China’s Economic Suicide: ‘Zero-COVID’

China’s Economic Suicide: ‘Zero-COVID’
An aerial view of a residential area is seen during the second stage of a pandemic lockdown in Jing'an district in Shanghai, China, on April 5, 2022. (Hector Retamal/AFP via Getty Images)
Antonio Graceffo
News Analysis

Chinese leader Xi Jinping has been adamant that he will maintain his “zero-COVID” policy even as it destroys China’s economy.

By the first week of April, approximately 75 percent of China’s 100 largest cities, which account for over half of gross domestic product, have imposed COVID-19 restrictions. Shanghai’s draconian lockdown was the most widely publicized. Jilin, a major agricultural and commercial center, also was subjected to harsh restrictions. In March, the manufacturing city of Shenzhen saw a suspension of nearly all economic activity for a week.
With school closures and travel restrictions being implemented in Guangdong, home to tens of millions of people, another lockdown with dire implications for international trade may be on the horizon.
Going into 2022, the central government had already set the lowest GDP growth target in decades, which was 5.5 percent. But now, the Ukraine war and the Chinese Communist Party’s (CCP) adherence to a “zero-COVID” policy are slowing the economy even further.
The Caixin/Markit services purchasing managers’ index (PMI), a measure of general economic activity, dropped to 42 in March from 50.2 in February. A Caixin index of less than 50 means that the economy is contracting.
To put the economic damage of the Shanghai lockdown into perspective, this financial hub generates 3.8 percent of the country’s GDP and 10.4 percent of its trade. More than 800 hundred multinational firms have regional or country headquarters in Shanghai, and 70,000 foreign-owned businesses are located there.
Shanghai’s seaport is the largest in the world, with a volume four times that of the Port of Los Angeles; it accounts for 16.7 percent of China’s shipping.
As a result of COVID measures, export container costs in Shanghai are five times higher and air freight rates are double what they were before the pandemic. Lockdowns are also causing port congestion.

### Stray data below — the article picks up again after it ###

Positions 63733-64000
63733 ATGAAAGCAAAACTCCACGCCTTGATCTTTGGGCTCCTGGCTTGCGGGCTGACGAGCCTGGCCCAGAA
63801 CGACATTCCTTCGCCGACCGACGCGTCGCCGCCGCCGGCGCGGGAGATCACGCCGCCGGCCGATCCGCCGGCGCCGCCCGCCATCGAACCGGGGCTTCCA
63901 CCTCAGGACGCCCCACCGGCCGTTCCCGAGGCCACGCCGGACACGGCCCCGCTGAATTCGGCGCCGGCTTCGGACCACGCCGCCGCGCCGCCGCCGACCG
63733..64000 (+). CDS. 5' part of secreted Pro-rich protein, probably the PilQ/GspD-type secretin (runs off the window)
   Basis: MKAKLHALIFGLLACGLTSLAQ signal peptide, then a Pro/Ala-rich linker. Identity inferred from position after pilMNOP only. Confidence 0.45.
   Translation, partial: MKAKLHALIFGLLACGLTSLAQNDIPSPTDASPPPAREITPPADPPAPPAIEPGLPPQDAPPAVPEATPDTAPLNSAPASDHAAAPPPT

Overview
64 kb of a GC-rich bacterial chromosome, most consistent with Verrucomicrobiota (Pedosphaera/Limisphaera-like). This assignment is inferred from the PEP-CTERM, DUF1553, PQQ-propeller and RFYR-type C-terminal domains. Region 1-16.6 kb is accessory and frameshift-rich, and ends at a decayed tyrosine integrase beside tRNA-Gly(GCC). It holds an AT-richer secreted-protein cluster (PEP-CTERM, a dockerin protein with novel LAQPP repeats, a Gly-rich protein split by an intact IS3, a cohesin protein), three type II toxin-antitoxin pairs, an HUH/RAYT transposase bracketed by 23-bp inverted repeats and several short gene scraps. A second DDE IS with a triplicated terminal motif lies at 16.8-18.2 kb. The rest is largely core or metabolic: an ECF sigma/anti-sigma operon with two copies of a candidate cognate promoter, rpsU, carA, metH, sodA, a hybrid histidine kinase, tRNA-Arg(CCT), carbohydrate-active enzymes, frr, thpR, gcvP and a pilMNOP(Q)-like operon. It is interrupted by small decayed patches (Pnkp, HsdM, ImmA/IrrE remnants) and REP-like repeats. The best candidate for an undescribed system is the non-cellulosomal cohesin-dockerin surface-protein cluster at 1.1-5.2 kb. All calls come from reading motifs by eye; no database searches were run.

As of April 11, the number of container ships waiting off the coast of Shanghai had increased by 15 percent since March. A shortage of port workers is delaying the processing of documents necessary for unloading, and trucks are unable to transport goods to the processing mills. Consequently, port usage has seen its first contraction since 2020.
Containers are seen at the Yangshan Deep-Water Port in Shanghai on Oct. 19, 2020. (Aly Song/Reuters)
Containers are seen at the Yangshan Deep-Water Port in Shanghai on Oct. 19, 2020. (Aly Song/Reuters)

Across the country, restrictions on truckers—such as mass testing and the need to show negative COVID results at multiple checkpoints—are causing logjams, shortages, and production stoppages.

During the first week of April, freight traffic in China dropped by about 25 percent. The number of passenger trains is down to 30 percent. Flight ticket prices have also declined steeply as fewer people are able to travel. The International Energy Agency (IEA) had expected to see China’s jet fuel consumption grow by 10,000 barrels per day; however, jet fuel demand is expected to fall by 3.5 percent compared to last year.
Metal producers have cut production due to an inability to ship raw materials or finished products. A Shanghai Metals Market survey found that 6 of 12 copper rod plants in Shanghai’s neighboring provinces had halted or planned to halt output. Consequently, the purchase of raw materials is declining. In March, iron ore that is used in steelmaking and in construction was down 14.5 percent.
With transportation, construction, and manufacturing restricted, crude imports dropped by 14 percent year on year, and natural gas imports reached a low not seen since 2020.